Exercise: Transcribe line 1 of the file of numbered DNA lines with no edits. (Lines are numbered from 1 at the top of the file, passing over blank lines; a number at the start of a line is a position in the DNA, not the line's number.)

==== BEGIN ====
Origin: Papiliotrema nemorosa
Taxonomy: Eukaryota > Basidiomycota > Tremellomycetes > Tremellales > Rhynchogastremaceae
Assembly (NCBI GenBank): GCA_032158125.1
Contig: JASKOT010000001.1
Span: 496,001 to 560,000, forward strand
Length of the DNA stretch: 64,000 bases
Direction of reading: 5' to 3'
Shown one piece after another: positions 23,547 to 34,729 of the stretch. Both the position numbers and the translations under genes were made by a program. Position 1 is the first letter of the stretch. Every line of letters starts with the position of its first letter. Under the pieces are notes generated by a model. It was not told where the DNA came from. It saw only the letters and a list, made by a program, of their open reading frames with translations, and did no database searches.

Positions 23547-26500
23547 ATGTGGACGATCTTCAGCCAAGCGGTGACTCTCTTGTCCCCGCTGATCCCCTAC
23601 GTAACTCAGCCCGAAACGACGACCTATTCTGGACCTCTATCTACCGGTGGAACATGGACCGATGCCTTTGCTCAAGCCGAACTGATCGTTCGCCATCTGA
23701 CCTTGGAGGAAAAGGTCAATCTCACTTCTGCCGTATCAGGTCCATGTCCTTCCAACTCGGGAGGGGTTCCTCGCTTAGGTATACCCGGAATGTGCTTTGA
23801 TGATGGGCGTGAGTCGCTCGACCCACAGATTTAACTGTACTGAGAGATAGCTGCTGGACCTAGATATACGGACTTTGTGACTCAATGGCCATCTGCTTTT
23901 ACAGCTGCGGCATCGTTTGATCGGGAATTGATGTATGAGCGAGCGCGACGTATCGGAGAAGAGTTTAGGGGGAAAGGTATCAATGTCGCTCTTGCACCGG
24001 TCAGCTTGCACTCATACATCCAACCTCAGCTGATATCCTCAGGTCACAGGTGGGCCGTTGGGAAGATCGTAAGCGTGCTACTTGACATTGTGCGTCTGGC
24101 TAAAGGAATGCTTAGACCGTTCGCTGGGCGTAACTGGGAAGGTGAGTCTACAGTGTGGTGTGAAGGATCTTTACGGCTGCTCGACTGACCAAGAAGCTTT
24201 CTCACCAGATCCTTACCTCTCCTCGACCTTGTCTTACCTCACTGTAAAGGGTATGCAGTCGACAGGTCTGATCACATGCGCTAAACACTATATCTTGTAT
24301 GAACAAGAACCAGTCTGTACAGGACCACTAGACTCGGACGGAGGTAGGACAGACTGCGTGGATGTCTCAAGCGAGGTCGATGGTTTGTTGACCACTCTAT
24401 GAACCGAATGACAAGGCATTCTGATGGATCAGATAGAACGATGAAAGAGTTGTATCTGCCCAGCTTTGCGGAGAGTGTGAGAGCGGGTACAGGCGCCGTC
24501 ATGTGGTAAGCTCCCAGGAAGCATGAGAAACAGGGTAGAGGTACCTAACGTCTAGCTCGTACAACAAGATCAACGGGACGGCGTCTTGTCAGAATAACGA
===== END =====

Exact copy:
Origin: Papiliotrema nemorosa